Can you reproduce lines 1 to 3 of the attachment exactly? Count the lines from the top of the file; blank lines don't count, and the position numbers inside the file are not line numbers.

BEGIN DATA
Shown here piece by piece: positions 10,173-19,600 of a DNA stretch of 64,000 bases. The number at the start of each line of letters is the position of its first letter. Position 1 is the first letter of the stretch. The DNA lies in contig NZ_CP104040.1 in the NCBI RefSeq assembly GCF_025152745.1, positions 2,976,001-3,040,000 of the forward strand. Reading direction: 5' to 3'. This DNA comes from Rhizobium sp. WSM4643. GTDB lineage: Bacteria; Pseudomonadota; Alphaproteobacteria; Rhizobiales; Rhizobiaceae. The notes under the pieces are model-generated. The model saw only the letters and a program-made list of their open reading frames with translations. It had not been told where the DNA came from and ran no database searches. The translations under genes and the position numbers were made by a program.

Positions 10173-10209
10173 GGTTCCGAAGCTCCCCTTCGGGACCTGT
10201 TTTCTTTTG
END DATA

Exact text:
Shown here piece by piece: positions 10,173-19,600 of a DNA stretch of 64,000 bases. The number at the start of each line of letters is the position of its first letter. Position 1 is the first letter of the stretch. The DNA lies in contig NZ_CP104040.1 in the NCBI RefSeq assembly GCF_025152745.1, positions 2,976,001-3,040,000 of the forward strand. Reading direction: 5' to 3'. This DNA comes from Rhizobium sp. WSM4643. GTDB lineage: Bacteria; Pseudomonadota; Alphaproteobacteria; Rhizobiales; Rhizobiaceae. The notes under the pieces are model-generated. The model saw only the letters and a program-made list of their open reading frames with translations. It had not been told where the DNA came from and ran no database searches. The translations under genes and the position numbers were made by a program.

Positions 10173-10209
10173 GGTTCCGAAGCTCCCCTTCGGGACCTGT